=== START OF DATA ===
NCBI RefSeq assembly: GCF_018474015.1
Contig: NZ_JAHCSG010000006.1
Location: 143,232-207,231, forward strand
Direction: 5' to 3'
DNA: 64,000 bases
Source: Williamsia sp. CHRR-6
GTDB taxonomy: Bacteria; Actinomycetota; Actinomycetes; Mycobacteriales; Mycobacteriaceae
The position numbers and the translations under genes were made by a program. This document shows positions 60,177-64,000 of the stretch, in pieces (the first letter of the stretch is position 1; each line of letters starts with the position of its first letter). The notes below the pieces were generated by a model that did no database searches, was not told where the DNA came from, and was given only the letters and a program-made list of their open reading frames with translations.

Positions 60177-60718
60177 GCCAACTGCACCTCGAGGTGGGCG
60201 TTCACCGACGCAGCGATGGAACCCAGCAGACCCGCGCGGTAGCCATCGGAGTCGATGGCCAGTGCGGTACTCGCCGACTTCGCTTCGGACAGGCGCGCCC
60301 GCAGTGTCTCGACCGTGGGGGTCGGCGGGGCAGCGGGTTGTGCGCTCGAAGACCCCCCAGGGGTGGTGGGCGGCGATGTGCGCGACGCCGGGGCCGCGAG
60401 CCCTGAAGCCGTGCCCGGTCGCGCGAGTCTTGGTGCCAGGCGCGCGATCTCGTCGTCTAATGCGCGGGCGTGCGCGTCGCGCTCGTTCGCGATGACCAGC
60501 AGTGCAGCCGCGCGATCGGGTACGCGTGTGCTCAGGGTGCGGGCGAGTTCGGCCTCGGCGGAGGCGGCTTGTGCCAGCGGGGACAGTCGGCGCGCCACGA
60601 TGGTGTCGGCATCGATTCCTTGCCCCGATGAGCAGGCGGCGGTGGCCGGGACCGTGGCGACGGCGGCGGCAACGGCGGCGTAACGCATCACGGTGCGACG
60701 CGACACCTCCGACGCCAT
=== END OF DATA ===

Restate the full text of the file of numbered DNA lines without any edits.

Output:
NCBI RefSeq assembly: GCF_018474015.1
Contig: NZ_JAHCSG010000006.1
Location: 143,232-207,231, forward strand
Direction: 5' to 3'
DNA: 64,000 bases
Source: Williamsia sp. CHRR-6
GTDB taxonomy: Bacteria; Actinomycetota; Actinomycetes; Mycobacteriales; Mycobacteriaceae
The position numbers and the translations under genes were made by a program. This document shows positions 60,177-64,000 of the stretch, in pieces (the first letter of the stretch is position 1; each line of letters starts with the position of its first letter). The notes below the pieces were generated by a model that did no database searches, was not told where the DNA came from, and was given only the letters and a program-made list of their open reading frames with translations.

Positions 60177-60718
60177 GCCAACTGCACCTCGAGGTGGGCG
60201 TTCACCGACGCAGCGATGGAACCCAGCAGACCCGCGCGGTAGCCATCGGAGTCGATGGCCAGTGCGGTACTCGCCGACTTCGCTTCGGACAGGCGCGCCC
60301 GCAGTGTCTCGACCGTGGGGGTCGGCGGGGCAGCGGGTTGTGCGCTCGAAGACCCCCCAGGGGTGGTGGGCGGCGATGTGCGCGACGCCGGGGCCGCGAG
60401 CCCTGAAGCCGTGCCCGGTCGCGCGAGTCTTGGTGCCAGGCGCGCGATCTCGTCGTCTAATGCGCGGGCGTGCGCGTCGCGCTCGTTCGCGATGACCAGC
60501 AGTGCAGCCGCGCGATCGGGTACGCGTGTGCTCAGGGTGCGGGCGAGTTCGGCCTCGGCGGAGGCGGCTTGTGCCAGCGGGGACAGTCGGCGCGCCACGA
60601 TGGTGTCGGCATCGATTCCTTGCCCCGATGAGCAGGCGGCGGTGGCCGGGACCGTGGCGACGGCGGCGGCAACGGCGGCGTAACGCATCACGGTGCGACG
60701 CGACACCTCCGACGCCAT